The Yankees and Joba had a difficult relationship in 2010. After he struggled as a starter at the end of 2009, Chamberlain spent the year in the bullpen, and he ended the season a 4.40 ERA but 77 strike outs in 71.2 innings. He cut his walk rates and his home run rates but seemed to meltdown at the wrong time. Still, over his final 30 appearances, Joba sported a 2.15 ERA and a 6:1 K:BB rate. He was a very good reliever down the stretch, but he hasn’t moved up on the depth charts.

Once the Yanks’ 2010 campaign is over, the team will have to address Joba’s future. As Ken Davidoff highlighted yesterday, Joba is arbitration-eligible this year and is due for a raise. As the Yanks showed with Melky Cabrera, they’re willing to trade players who are making more than the team feels they are worth, and Davidoff believes the Yanks will listen to offers on Joba and may be willing to include him in a trade.

But for now, there’s plenty of baseball left, and Joba will have his time to sink or swim. That he didn’t pitch in the ALDS simply means that the team’s other hurlers did their jobs and nothing more.

ALDS Game Thread: Rays @ Rangers

Wade Davis will try to keep the Rays’ season alive against Tommy Hunter. Yankee fans have to pull for Tampa in this one, no doubt about it. If they win and force a Game Five, it’ll mean that either Cliff Lee or David Price won’t be available until Game Three of the ALCS, which is very good for the Yanks. Game starts at 1:07pm ET and can be seen on TBS. Go Rays!

Football Open Thread

The Giants are in Houston (1pm ET) and the Jets don’t play until Monday, but use this thread to talk all of the day’s football action.

Sunday Morning Links

A few links for your Sunday morning.

Ronald Monestime takes a look at Andy Pettite and says that he deserves to be considered this generations Mr. October as much as Derek Jeter and Mariano Rivera do.  I love Pettitte and what he has done for the Yankees all of these years, but he’s the same pitcher in the regular season as he is in the playoffs.  Jeter is the same player in the regular season as he is in the playoffs.  If you’re going to label someone Mr. October simply for stepping it up in the playoffs, it has to be Rivera.  As great as he has been in the regular season, his postseason numbers are even further off the charts.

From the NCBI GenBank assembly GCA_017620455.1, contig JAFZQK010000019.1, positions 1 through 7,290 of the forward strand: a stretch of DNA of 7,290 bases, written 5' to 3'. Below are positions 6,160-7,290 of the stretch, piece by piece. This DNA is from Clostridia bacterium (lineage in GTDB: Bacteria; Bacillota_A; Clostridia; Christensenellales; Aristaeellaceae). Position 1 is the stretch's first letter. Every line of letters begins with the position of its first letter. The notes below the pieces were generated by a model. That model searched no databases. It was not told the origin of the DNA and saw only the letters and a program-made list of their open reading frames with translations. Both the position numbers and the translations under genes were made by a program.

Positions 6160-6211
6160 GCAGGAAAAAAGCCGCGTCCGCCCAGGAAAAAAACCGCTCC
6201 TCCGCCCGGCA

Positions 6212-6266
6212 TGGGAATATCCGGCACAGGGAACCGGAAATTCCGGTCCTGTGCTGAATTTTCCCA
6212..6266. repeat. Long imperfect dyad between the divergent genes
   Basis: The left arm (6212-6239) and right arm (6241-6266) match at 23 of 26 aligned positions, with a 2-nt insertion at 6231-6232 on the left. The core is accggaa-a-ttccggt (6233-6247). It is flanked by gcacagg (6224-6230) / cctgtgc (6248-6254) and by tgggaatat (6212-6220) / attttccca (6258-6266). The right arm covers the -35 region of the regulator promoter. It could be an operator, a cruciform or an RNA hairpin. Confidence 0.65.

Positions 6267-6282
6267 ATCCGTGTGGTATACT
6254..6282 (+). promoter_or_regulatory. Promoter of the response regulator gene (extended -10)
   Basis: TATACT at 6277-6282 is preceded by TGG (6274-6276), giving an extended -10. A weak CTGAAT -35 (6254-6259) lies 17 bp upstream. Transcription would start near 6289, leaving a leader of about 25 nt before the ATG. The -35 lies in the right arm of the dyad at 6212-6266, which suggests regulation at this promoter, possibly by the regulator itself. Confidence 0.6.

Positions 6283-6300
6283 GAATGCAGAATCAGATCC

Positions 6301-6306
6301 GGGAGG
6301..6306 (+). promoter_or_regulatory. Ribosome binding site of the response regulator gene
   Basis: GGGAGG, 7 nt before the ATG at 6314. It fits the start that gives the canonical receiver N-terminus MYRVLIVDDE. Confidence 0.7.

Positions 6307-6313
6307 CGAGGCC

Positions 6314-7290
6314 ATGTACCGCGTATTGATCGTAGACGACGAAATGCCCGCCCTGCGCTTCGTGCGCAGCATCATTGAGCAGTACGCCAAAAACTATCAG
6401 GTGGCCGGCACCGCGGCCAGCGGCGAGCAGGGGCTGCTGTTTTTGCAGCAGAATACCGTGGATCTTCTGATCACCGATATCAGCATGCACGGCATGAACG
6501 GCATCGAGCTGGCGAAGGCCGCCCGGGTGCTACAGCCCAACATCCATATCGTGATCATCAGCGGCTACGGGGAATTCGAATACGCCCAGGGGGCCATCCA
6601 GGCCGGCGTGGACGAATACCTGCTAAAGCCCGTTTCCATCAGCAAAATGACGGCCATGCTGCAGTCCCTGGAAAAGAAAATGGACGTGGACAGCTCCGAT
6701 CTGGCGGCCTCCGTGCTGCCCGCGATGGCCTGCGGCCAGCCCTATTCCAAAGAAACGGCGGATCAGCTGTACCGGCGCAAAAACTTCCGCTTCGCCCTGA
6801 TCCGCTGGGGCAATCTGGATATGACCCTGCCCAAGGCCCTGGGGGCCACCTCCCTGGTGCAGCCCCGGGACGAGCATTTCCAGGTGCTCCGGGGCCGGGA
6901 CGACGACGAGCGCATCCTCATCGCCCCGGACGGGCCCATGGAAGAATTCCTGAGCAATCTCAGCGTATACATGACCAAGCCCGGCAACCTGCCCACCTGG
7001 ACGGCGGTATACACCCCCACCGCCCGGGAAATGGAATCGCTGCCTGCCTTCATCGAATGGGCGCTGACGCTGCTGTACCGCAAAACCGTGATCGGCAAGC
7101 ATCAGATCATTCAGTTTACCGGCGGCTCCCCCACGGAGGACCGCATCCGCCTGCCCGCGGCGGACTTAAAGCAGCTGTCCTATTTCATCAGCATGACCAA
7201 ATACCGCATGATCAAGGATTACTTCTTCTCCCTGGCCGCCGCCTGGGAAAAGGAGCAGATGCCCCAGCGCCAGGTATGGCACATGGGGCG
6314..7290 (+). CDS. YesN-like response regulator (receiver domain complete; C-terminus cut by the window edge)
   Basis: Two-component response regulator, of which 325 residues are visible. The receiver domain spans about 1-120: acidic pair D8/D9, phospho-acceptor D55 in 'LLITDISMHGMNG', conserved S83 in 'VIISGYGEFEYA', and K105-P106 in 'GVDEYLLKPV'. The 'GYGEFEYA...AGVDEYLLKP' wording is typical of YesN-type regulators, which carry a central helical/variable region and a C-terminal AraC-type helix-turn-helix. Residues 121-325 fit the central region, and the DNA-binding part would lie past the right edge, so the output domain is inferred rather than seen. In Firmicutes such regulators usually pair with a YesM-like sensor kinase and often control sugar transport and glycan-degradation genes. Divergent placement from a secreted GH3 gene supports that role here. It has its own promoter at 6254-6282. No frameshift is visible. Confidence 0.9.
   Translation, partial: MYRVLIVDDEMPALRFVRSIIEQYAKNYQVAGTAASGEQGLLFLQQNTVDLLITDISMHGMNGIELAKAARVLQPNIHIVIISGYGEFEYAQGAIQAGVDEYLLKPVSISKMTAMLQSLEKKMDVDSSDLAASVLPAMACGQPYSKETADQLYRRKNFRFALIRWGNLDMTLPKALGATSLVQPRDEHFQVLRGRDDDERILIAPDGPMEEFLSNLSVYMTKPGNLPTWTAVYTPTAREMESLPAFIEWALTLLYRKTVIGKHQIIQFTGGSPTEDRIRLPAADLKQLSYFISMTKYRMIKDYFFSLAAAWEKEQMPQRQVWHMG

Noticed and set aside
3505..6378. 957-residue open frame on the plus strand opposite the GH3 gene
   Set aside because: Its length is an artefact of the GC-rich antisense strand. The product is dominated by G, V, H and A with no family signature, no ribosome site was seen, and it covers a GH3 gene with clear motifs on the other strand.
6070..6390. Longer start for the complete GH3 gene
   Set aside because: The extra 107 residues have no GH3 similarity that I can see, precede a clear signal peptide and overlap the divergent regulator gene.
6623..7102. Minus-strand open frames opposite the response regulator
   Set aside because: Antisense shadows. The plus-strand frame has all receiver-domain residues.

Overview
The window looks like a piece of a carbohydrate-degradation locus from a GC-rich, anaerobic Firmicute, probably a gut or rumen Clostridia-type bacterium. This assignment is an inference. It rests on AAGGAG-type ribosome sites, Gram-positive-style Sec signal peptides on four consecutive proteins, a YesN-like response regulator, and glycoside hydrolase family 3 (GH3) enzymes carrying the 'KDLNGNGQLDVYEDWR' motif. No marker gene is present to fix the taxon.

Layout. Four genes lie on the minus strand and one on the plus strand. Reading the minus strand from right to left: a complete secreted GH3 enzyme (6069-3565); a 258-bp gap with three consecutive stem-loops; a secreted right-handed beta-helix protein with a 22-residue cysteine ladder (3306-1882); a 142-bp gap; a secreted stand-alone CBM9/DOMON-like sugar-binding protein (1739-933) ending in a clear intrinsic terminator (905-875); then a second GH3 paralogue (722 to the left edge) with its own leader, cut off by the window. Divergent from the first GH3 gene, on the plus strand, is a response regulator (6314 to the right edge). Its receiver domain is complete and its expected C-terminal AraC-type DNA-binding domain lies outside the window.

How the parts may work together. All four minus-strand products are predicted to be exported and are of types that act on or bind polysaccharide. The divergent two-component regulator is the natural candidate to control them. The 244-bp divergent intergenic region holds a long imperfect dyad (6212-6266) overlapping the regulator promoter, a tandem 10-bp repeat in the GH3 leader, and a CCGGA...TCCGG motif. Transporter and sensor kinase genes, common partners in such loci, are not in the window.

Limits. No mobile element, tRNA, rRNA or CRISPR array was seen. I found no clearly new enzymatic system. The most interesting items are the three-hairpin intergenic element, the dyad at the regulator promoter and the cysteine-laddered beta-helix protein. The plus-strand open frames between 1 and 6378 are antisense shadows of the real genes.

Speaking of Rivera, heres a pretty cool piece in which Kerry Wood compares Rivera to Greg Maddux.  It’s probably not a comparison made often as one is a starter, one a closer, but it makes sense and it’s pretty cool to hear it from someone with Wood’s perspective.  Rivera and a PED accusation free Maddux could end up going down as the greatest starter and closer of their generation (and obviously in Mo’s case G.O.A.T.).  It’s just too bad we never got to see Rivera close out a game for Maddux, despite the Boss’ best efforts.  Speaking of which, here’s a link to when the Yankees struck out with Maddux (and Bonds) and signed Jimmy Key.  The last line is classic Steinbrenner, and would soon ring true.

Sam Borden took a look at A-Rod and how he heads into October without the pressure he’s had in the past after his heroics last season.  The best part for me is that Borden made sure to point out that A-Rod had plenty of good playoff moments with the Mariners and wasn’t really the choker we had all been led to believe.  Many of the glowing A-Rod articles after last season neglected to mention this, and I’m glad Borden pointed it out.

Sid Hartman of the Star Tribune briefly talks about his history with George Steinbrenner and how it feels different in the postseason without him around.  The further away we get from his death I think the more we’ll appreciate that the 2009 team was able to win the World Series in his last full year alive.